5. Ah, marauding piggies. They really took advantage! I wonder if Sheila was dreaming lovely dreams of havoc in the fields last night! Probably more so a dream about the feed cans, I expect. We have had our share of pigs on the run. They really are impossible to herd on a full stomach. Hope they are where you need them to be today, and stay that way!

  6. Laughing with you this morning over these antics. I suspect ulterior motives by those pigs…sort of a payback to you for going away and then daring to disrupt their fun.

  7. Oh Oh Oh my Giddy Aunt!  all caused by Sheila….all I can say its a good thing that you love her so much otherwise wshe would end up as  pork chops…..What a day and what a night…Heavens forbid it should happen again!!! ( But the tale did make me laugh ..I can imagine such chaotic mess)  

    Sent: Friday, February 17, 2017 at 2:55 PM

  8. Poor you! You made it sound like such great fun, but I can only imagine the chaos. You must have slept well last night! Where was Ton in all this? I know you’re being careful with Boo…

  9. Goodness, what a day! I hope everyone behaves so that you can get on with the barn cleaning. At least the weather is cooperating.

  10. o my, I know just the kind of day you had, been there once or twice myself.. I wrote the story of our first piglets here on the farm for the blog years ago.. so here is a story back for you.. lol

    Get a cup of coffee and pull up a chair and get ready to laugh at us..  and remember that it never works the way you expect.. no matter how much planning you think you have done.
    First year on the farm, I want to raise pigs for the freezer, I start hunting down heritage piglet breeders and finally I find piglets available that are everything I want, natural born momma in big piles of straw, outdoor huts and lots of rooting going on.. so we drive 3 hours (one way) to pick up Fred and Barney. They are young, in the 40 pound range is my guess and we load them in the big old dog crate stuffed with bedding and they grunt and keep each other company.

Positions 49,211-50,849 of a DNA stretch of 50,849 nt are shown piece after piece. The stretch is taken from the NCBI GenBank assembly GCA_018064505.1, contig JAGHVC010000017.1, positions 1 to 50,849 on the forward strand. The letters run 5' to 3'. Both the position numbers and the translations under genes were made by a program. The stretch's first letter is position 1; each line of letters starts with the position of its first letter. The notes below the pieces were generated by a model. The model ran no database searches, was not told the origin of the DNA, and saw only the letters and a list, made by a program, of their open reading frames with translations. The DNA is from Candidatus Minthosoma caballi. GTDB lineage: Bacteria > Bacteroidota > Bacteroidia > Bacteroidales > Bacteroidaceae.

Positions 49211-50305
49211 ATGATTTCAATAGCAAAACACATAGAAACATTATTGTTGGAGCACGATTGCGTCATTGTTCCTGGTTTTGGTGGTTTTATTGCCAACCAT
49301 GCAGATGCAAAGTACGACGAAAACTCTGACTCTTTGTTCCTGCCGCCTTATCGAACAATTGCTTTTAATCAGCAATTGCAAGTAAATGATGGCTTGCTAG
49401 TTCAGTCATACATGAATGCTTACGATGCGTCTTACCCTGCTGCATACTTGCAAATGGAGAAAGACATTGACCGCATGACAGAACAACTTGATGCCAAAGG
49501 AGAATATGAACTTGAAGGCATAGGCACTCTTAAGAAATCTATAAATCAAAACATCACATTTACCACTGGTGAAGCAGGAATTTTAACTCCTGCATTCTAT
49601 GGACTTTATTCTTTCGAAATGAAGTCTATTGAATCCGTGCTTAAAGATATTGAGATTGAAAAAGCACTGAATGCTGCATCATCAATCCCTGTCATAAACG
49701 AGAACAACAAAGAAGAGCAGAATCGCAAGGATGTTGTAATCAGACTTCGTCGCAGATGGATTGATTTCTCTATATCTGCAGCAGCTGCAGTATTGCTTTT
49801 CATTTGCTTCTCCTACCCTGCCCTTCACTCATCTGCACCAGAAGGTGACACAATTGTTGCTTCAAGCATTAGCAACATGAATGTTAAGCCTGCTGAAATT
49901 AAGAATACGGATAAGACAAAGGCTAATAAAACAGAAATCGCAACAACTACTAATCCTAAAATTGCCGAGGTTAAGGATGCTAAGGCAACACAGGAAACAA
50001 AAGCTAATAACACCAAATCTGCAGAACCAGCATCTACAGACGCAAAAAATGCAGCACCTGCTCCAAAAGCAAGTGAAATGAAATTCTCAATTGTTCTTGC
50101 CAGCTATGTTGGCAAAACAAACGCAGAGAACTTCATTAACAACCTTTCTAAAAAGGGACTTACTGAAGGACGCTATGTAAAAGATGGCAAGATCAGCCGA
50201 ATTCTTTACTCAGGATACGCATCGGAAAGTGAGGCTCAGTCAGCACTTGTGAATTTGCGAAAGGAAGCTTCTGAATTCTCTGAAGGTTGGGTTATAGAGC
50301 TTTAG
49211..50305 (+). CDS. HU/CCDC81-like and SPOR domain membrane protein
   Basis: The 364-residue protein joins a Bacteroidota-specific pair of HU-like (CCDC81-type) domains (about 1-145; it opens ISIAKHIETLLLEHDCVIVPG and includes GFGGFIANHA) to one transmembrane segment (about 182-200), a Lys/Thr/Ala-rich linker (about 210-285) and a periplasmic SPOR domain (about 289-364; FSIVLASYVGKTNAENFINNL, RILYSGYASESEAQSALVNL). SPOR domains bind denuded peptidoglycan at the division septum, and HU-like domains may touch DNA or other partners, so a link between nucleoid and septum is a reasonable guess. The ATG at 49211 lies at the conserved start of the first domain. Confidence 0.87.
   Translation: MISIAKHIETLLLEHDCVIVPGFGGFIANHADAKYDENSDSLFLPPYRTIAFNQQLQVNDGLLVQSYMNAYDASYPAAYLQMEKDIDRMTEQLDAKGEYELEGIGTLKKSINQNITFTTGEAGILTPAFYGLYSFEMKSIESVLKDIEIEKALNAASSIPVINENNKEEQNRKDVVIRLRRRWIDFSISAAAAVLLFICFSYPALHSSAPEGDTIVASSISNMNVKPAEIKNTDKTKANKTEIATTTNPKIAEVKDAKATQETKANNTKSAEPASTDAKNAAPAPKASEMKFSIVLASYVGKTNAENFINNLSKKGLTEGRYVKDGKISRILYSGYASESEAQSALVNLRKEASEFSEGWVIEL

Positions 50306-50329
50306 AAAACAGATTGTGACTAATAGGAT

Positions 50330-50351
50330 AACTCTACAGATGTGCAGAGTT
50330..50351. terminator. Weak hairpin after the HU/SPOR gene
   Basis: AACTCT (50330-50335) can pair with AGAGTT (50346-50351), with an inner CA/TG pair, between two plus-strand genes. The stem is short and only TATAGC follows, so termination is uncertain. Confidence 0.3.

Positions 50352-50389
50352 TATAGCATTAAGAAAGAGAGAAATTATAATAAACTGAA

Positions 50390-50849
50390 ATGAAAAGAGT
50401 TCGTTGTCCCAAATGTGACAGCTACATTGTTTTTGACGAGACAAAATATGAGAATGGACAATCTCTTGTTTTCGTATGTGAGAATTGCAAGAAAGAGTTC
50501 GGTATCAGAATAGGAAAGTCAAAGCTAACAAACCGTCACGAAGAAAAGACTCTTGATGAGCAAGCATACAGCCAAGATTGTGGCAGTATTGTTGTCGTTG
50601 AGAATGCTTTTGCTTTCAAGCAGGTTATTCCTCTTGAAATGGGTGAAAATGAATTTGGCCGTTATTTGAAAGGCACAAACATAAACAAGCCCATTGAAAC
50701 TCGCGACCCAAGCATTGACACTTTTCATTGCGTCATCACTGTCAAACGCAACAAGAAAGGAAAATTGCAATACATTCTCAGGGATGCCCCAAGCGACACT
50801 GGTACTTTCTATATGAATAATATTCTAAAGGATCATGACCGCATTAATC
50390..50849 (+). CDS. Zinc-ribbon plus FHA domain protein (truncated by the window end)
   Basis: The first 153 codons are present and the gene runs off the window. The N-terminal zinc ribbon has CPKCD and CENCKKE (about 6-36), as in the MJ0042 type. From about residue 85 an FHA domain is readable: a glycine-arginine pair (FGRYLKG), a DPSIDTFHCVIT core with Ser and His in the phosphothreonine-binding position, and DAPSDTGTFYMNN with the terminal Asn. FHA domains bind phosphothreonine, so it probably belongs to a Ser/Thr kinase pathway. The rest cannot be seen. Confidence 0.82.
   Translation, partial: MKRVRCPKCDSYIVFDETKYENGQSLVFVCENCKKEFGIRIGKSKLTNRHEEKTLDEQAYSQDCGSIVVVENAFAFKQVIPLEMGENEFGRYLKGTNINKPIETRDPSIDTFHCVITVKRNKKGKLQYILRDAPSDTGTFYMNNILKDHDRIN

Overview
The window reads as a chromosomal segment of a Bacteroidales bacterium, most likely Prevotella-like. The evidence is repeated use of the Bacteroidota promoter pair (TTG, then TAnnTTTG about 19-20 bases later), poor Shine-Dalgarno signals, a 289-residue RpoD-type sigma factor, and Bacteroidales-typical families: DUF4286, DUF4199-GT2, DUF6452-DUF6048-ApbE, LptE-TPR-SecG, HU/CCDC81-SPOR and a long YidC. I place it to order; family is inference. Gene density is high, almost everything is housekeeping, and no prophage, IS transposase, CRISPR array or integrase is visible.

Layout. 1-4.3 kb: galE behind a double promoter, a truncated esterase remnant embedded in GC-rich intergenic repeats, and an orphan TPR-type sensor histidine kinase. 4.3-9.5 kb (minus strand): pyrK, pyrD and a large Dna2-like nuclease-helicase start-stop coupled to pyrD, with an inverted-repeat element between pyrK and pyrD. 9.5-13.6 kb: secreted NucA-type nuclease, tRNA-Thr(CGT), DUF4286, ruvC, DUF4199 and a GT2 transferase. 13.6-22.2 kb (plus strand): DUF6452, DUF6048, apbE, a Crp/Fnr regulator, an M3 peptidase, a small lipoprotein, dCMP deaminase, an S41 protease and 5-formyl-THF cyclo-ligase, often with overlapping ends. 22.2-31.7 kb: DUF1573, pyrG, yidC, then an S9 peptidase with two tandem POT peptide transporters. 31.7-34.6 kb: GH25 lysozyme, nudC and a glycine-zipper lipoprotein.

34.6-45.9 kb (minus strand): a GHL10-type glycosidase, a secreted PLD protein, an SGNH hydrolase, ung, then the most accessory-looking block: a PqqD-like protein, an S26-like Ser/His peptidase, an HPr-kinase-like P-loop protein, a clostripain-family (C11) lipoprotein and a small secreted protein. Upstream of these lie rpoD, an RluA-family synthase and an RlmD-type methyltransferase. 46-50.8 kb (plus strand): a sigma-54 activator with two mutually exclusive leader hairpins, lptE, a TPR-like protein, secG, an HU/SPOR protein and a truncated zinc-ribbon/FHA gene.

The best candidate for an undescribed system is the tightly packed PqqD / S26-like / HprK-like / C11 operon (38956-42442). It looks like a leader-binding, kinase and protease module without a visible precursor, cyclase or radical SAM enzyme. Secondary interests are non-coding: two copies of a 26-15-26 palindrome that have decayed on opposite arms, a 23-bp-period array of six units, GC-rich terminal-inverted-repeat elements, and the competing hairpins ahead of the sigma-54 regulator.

Now back on the farm, I had a huge indoor piggy area all prepped and a pop out door to a small but sturdy pallet fence outdoor area so they could sleep in the sun and dig up greens. Now remember when we bought my farm, no fences, everything is open and the hundred plus acres around me are in hay, edges by the creek on one side and the river on the other..
    So we get home, we carefully carry that crate down and I open it in the pig pen, they bolt out, zoom, zoom around the pen they go and the tiny holes that we had put up a board across that were to be small for them to get out.. WRONG!
    Both piglets are threw and out and they run right out of the barn, into the barn yard and then freeze! This not their farm.. we try herding them with boards.. NOPE.. off they go.. now they running around the barn, zooming out into our pasture and hubby tried to cut them off..
    Now I will not lie, at this point I have already said to my man, just stop. you can’t catch them and I am just standing there.. but hubby is slow moving up to them and then at times he bolting..  I finally lose my temper a little and pretty much say..